The world we live in has quickly transformed into a place that satisfies our need for instant gratification. Most people can relate to this scenario: while browsing the web late at night, all of a sudden you discover a product that was made with only you in mind! Five minutes earlier, you had no idea it even existed and now you feel this emptiness and you simply can’t live without it any longer. After a few clicks and agreeing to pay double for expedited shipping, that product you never knew existed yesterday is on your doorstep today. Marketing agencies across the globe strive on this “quick fix” mentality and the diet industry has taken notice as well. The diet world applies the same tactics, using promises of instant and easy results to satisfy our, “need it now” mentality and we continue to chase after that quick fix. The soup diet looks to be trending up lately but does it really improve health or help with speedy weight loss?
Obviously, the answer is no. Although the smoke and mirrors surrounding modern dieting techniques would have you believe that there are shortcuts shedding those extra pounds, it is harder than ever to beat the system. There is absolutely no soup on the planet that will instantly add notches to your belt buckle by slurping it day in and day out. It becomes even trickier when you take into consideration the fact that most produce contains little to no nutrition whatsoever.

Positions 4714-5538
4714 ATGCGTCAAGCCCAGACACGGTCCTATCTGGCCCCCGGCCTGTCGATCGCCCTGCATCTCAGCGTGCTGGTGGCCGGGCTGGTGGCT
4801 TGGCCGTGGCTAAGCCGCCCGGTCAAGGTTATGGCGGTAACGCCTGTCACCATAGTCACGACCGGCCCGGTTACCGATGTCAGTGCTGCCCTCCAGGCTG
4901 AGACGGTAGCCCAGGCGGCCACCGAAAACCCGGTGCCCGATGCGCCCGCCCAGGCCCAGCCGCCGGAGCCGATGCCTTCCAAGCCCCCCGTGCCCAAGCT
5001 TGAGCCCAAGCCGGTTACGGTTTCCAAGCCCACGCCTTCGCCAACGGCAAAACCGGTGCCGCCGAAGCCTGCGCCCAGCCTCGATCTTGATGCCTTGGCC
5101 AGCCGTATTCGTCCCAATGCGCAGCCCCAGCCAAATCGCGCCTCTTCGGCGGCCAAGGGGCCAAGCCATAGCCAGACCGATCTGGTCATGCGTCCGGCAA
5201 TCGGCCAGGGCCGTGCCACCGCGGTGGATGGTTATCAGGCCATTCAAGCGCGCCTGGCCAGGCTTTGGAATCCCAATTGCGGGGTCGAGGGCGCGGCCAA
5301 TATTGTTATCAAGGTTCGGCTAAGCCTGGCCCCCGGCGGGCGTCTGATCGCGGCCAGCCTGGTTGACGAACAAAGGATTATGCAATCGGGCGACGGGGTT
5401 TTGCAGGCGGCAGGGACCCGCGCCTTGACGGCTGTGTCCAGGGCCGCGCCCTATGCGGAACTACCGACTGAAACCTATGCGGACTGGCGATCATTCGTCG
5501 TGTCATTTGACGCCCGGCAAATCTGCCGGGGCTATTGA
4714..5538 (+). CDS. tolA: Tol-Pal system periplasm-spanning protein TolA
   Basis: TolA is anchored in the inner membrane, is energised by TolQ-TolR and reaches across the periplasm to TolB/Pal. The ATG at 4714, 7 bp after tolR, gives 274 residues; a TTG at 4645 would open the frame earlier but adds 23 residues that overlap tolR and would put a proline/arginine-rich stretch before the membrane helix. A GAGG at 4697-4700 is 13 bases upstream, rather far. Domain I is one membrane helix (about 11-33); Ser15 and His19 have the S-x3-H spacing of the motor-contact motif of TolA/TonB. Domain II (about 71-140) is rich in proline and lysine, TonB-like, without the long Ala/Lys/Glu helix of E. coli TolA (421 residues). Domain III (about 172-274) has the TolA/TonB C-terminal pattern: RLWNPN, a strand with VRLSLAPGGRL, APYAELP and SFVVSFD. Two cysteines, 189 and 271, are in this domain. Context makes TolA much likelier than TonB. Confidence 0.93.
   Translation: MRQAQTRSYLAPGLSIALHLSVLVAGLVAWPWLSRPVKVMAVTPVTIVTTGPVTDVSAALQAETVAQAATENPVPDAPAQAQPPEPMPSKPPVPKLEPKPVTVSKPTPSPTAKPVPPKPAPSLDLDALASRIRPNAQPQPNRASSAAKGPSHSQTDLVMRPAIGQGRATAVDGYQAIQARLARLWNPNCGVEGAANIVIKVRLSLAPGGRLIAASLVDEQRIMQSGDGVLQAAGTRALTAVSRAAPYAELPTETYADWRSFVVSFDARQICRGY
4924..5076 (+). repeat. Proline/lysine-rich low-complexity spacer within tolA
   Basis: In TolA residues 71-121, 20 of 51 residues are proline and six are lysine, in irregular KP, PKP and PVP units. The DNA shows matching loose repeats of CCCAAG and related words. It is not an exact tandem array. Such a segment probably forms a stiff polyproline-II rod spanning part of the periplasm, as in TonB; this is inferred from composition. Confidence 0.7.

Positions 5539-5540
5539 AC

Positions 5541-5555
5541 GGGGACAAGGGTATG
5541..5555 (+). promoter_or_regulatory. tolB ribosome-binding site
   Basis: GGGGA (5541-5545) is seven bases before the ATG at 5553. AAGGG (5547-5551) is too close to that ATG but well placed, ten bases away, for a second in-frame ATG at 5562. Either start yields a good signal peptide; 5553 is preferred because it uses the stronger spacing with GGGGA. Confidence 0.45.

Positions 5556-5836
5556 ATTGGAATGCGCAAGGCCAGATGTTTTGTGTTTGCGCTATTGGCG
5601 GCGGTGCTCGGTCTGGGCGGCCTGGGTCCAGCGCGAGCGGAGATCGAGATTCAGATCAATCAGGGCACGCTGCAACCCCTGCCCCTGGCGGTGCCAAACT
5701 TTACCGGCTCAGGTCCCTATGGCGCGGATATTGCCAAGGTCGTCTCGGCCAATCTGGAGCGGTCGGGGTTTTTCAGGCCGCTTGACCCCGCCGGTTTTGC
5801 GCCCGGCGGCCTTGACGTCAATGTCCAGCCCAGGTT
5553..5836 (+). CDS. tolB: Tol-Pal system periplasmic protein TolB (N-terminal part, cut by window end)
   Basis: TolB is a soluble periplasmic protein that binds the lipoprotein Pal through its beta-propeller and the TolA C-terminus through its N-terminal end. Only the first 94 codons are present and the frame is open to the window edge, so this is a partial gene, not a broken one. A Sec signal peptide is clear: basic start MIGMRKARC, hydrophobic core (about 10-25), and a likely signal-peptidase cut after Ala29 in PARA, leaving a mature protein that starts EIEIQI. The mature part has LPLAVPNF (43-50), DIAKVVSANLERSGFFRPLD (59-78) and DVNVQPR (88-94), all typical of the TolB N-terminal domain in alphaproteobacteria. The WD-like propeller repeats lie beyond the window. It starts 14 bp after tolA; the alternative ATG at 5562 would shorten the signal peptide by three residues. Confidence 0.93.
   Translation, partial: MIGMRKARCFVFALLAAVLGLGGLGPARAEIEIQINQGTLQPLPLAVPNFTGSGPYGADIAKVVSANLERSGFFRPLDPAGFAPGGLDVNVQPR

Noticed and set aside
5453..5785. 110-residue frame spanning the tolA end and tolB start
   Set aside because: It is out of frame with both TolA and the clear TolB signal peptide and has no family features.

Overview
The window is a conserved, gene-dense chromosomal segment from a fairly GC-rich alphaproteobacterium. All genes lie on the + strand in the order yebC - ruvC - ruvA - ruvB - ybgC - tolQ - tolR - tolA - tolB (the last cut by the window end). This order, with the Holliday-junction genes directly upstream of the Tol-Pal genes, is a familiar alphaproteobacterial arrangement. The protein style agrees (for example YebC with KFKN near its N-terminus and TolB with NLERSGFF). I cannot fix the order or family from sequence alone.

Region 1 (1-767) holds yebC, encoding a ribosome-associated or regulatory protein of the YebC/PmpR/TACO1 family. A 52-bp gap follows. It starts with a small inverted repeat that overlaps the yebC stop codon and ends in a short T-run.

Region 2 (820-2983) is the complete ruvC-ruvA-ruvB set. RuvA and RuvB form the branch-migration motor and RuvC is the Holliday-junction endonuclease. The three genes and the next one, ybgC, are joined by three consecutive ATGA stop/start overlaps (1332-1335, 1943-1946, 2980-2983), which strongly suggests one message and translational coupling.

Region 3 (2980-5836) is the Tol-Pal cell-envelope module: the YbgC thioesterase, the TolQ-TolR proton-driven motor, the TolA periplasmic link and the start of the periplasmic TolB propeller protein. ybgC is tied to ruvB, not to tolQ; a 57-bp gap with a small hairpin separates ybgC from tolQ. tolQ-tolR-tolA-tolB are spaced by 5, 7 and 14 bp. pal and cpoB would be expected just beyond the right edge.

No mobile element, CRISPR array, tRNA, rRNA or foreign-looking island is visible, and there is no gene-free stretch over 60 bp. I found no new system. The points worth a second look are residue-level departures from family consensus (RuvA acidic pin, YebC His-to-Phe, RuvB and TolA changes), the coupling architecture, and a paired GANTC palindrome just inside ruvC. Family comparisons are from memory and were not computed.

One of the more popular soup diets currently making its rounds is the cabbage soup diet. Yes, it’s basically as technical as it sounds. The cabbage soup diet encourages you to only consume cabbage soup a couple of times a day, every day for as long as two weeks. There is also a handful of additional foods that you can eat, which pair up with specific days throughout the two weeks. Some of the additional foods allowed during the two week diet are bananas, milk, beef, and mixed vegetables.
Once again, there is no factual research proving that the soup diet and specifically the cabbage soup diet is effective when it comes to losing weight. Although some weight loss may occur initially, a diet like this is a short-term fix and far from being a sustainable program. Following a diet like this is too stiff and unbalanced for the body. Such diets do not offer the body a proper balance of nutrients, proteins, vitamins, etc. Even when your diet includes what most see as the correct combination of healthy options, we can’t forget that most foods still lack foundational nutrition, which was once abundant in our fruits and vegetables.